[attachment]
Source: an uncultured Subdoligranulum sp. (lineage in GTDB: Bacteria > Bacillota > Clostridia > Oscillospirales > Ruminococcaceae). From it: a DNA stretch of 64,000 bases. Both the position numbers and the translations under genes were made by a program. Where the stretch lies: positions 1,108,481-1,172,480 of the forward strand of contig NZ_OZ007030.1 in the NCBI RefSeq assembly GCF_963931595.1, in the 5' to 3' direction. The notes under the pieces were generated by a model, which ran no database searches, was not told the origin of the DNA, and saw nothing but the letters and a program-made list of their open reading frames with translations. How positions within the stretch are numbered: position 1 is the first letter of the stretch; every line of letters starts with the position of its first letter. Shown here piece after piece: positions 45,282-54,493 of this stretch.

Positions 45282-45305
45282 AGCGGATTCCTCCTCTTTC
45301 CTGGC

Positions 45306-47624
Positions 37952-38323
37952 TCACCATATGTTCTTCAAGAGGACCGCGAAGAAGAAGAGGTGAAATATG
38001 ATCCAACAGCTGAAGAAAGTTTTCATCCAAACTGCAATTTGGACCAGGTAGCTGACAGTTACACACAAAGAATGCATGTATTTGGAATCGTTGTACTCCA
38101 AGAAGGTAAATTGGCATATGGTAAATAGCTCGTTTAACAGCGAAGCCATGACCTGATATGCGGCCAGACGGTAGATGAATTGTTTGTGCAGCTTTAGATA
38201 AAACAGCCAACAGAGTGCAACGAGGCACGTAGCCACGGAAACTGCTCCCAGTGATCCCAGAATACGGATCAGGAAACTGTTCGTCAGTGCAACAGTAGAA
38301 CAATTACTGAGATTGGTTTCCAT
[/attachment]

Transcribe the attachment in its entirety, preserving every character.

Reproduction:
Source: an uncultured Subdoligranulum sp. (lineage in GTDB: Bacteria > Bacillota > Clostridia > Oscillospirales > Ruminococcaceae). From it: a DNA stretch of 64,000 bases. Both the position numbers and the translations under genes were made by a program. Where the stretch lies: positions 1,108,481-1,172,480 of the forward strand of contig NZ_OZ007030.1 in the NCBI RefSeq assembly GCF_963931595.1, in the 5' to 3' direction. The notes under the pieces were generated by a model, which ran no database searches, was not told the origin of the DNA, and saw nothing but the letters and a program-made list of their open reading frames with translations. How positions within the stretch are numbered: position 1 is the first letter of the stretch; every line of letters starts with the position of its first letter. Shown here piece after piece: positions 45,282-54,493 of this stretch.

Positions 45282-45305
45282 AGCGGATTCCTCCTCTTTC
45301 CTGGC

Positions 45306-47624
Positions 37952-38323
37952 TCACCATATGTTCTTCAAGAGGACCGCGAAGAAGAAGAGGTGAAATATG
38001 ATCCAACAGCTGAAGAAAGTTTTCATCCAAACTGCAATTTGGACCAGGTAGCTGACAGTTACACACAAAGAATGCATGTATTTGGAATCGTTGTACTCCA
38101 AGAAGGTAAATTGGCATATGGTAAATAGCTCGTTTAACAGCGAAGCCATGACCTGATATGCGGCCAGACGGTAGATGAATTGTTTGTGCAGCTTTAGATA
38201 AAACAGCCAACAGAGTGCAACGAGGCACGTAGCCACGGAAACTGCTCCCAGTGATCCCAGAATACGGATCAGGAAACTGTTCGTCAGTGCAACAGTAGAA
38301 CAATTACTGAGATTGGTTTCCAT